This post is just a brief reflection on how partial knowledge can be dangerous. When we want to make things accessible but possibly lack the whole understanding of Web Content Accessibility Guidelines we risk making false statements referring to WCAG that doesn’t exits. That can be potentially dangerous as it may cause accessibility efforts appearing more difficult than they really are.
An example is simple links in HTML. It has come to my attention some day when somebody insisted that all links must be underlined. It makes sense at first glance that that would indeed be a WCAG requirement. But it actually isn’t. WCAG doesn’t require links to be underlined as an absolute rule. Even if underlined links when a part of larger text are more obvious to people that can see, the underline isn’t required when link text has enough contrast. It is simpler to make the links underlined, that’s absolutely true, but it’s not the only correct way according to WCAG. And claiming so can do more harm than good for accessibility efforts. If all links needed to be underlined it would make designs for sure heavier. Imagine all navigation items underlined and so on.
And always underlined links are not the only example. Demanding strong contrasts on icons that come in pairs with texts is another example that can make designs look too harsh but are not required according to WCAG.
What does WCAG require for conformance and what does it not?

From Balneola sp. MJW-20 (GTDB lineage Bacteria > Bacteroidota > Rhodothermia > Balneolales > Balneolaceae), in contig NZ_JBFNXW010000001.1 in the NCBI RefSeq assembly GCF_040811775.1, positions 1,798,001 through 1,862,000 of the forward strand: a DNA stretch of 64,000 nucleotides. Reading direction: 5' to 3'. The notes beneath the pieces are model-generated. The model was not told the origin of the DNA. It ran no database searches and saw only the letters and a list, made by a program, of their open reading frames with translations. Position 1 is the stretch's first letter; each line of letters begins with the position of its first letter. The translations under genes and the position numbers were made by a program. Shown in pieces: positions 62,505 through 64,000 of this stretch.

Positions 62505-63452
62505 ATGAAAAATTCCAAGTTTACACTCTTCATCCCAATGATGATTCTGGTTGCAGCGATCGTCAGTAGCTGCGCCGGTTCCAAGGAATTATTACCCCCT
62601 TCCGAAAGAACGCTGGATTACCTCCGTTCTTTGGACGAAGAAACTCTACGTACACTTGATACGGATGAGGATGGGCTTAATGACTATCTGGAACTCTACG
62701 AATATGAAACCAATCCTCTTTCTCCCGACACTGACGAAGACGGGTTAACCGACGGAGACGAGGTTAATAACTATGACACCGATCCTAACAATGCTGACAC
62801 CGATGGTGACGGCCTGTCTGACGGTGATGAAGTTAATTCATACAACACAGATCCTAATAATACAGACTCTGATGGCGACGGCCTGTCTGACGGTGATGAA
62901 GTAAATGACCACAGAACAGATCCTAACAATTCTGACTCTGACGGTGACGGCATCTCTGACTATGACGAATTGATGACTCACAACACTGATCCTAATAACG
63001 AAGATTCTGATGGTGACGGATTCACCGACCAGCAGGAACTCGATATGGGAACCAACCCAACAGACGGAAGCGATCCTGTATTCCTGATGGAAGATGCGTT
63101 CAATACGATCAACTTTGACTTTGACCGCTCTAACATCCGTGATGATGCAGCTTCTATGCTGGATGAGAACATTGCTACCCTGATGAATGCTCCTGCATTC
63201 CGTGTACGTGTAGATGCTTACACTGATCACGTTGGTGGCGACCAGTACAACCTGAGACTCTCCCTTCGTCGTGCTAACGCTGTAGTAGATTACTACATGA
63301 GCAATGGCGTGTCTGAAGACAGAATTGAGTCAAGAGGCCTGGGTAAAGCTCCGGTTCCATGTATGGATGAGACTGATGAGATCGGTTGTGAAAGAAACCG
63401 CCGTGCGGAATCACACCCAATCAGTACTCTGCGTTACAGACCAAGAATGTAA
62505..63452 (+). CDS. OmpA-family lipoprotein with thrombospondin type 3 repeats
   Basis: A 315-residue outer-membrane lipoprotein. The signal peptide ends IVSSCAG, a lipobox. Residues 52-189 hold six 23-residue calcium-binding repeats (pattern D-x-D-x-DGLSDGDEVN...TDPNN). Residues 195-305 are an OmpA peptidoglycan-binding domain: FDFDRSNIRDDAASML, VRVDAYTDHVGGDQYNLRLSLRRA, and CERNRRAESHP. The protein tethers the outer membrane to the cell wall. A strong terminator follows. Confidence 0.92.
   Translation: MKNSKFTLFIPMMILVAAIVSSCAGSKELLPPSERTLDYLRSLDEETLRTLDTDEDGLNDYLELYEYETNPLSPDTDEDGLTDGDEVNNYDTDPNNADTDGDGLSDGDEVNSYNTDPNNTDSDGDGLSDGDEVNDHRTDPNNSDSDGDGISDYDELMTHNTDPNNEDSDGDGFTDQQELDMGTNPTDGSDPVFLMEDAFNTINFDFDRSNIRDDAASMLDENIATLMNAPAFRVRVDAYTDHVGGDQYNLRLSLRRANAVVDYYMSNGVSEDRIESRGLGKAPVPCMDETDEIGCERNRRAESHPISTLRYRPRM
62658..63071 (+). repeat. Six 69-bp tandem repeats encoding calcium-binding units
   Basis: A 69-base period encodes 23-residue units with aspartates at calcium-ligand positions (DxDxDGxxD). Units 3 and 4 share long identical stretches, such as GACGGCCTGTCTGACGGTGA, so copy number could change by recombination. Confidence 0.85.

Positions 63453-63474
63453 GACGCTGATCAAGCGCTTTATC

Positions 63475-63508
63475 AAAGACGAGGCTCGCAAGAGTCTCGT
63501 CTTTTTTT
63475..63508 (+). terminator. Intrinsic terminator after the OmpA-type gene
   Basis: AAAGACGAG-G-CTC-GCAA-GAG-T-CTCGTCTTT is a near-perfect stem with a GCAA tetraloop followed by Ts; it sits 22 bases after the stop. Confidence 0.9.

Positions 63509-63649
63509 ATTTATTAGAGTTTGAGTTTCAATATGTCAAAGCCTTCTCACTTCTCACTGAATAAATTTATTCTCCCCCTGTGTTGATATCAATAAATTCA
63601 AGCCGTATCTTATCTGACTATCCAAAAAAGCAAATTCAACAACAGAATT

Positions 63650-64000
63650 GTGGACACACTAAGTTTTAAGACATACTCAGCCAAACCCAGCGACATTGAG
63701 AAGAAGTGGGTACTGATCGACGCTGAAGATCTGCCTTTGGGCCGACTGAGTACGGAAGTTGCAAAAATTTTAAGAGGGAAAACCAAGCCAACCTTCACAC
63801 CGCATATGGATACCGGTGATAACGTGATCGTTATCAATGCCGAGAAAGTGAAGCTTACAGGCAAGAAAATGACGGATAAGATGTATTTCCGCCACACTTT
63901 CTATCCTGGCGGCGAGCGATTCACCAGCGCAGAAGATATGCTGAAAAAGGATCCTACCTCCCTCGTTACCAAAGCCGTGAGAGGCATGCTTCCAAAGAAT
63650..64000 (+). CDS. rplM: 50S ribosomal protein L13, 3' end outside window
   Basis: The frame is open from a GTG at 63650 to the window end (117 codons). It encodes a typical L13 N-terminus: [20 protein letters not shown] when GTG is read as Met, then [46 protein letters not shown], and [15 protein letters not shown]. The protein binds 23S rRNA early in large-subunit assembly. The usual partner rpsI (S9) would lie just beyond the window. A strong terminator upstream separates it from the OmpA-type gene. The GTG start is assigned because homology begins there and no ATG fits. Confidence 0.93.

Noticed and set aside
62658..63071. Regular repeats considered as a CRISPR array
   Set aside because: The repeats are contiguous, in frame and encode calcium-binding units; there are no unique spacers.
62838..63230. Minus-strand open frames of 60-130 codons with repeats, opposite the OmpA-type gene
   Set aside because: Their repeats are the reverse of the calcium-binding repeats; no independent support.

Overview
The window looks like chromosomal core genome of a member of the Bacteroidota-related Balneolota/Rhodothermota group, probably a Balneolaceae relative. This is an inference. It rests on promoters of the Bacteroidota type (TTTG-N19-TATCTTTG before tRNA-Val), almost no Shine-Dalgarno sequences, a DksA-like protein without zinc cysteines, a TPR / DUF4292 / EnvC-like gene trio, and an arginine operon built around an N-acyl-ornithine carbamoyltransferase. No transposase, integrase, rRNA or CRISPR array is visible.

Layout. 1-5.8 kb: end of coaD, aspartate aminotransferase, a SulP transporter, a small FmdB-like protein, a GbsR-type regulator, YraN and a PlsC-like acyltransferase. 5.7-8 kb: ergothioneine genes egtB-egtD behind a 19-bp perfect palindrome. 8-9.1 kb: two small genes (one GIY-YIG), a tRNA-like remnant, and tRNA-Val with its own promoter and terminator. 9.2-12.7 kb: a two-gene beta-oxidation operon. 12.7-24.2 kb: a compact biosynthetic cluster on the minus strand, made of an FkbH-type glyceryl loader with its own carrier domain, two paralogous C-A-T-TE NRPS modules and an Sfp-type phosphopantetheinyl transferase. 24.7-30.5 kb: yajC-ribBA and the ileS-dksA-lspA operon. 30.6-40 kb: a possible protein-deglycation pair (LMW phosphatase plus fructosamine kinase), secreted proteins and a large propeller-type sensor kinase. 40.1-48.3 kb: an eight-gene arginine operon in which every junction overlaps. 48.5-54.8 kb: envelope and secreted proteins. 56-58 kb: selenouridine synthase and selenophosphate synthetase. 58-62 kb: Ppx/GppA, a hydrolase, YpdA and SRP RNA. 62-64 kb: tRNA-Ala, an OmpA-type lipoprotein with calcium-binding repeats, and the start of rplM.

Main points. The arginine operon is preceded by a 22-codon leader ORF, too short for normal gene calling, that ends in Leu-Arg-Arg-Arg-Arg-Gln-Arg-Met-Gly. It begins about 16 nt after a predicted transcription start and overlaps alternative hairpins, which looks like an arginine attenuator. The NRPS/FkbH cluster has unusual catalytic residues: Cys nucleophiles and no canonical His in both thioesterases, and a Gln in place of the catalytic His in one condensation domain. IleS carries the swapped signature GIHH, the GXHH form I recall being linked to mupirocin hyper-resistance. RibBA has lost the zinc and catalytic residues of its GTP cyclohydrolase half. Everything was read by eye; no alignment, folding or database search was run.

We need to be aware what is required for conformance before we make statements around WCAG requirements. We need to understand which parts of WCAG are normative and which informative. Only normative parts must be used for claims of conformance, that is the principles, guidelines and success criteria. Unfortunately sometimes people claim specific techniques or parts from understanding documents are required to be followed for WCAG conformance. That is not always correct. Only the main parts of WCAG are important for conformance, this is key to understanding the normative part of WCAG.
What does actually fail WCAG 1.4.11 Non-text Contrast, by TPGi (opens in new window) can come as a surprise for some people. Similar surprises can be expected after reading yet another article from TPGi – When do headings fail WCAG? (opens in new window).
Hidde de Vries post on normative vs. informative parts of WCAG (opens in new window) is also offering some potential surprises.
And if you really don’t like underlines please make sure your links are at least following the WCAG contrast requirements. WebAIMs link contrast checker tool (opens in new window) makes it easier to check against background and rest of text.